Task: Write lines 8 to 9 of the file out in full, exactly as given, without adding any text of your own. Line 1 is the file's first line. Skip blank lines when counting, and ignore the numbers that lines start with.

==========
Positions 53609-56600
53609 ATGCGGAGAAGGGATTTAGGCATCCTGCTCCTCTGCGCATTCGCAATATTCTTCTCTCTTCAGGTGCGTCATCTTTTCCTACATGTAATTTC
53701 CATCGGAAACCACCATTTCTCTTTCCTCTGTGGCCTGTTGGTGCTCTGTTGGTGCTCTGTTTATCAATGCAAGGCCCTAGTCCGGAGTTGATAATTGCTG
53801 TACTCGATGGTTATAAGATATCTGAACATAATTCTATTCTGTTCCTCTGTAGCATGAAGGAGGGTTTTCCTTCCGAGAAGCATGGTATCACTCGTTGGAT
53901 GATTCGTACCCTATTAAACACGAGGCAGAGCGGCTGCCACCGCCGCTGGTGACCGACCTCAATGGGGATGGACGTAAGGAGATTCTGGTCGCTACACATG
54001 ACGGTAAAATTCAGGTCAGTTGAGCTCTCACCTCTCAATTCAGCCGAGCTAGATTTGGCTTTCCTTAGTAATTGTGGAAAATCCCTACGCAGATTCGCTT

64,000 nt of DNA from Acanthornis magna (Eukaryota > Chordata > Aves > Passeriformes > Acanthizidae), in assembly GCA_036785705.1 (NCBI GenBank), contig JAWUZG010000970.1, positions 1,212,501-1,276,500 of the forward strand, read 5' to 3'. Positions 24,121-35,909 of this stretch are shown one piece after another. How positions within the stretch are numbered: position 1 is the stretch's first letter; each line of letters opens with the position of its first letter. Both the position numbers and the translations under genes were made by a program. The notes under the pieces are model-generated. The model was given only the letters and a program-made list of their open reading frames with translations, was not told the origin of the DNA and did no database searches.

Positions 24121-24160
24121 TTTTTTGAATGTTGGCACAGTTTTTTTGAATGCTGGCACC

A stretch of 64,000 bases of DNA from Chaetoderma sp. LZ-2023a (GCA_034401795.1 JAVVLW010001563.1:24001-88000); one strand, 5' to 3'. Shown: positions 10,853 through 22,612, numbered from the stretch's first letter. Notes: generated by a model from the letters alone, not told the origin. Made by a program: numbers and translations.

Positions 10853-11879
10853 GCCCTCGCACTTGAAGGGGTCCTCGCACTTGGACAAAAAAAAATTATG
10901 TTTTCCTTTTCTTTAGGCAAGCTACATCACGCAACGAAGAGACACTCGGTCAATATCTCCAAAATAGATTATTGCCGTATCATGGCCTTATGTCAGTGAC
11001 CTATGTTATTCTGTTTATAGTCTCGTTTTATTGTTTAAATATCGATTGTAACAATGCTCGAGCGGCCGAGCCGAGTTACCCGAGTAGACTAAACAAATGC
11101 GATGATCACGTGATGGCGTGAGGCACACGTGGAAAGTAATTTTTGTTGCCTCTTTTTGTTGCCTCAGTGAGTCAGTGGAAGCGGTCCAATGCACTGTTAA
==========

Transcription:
Positions 24121-24160
24121 TTTTTTGAATGTTGGCACAGTTTTTTTGAATGCTGGCACC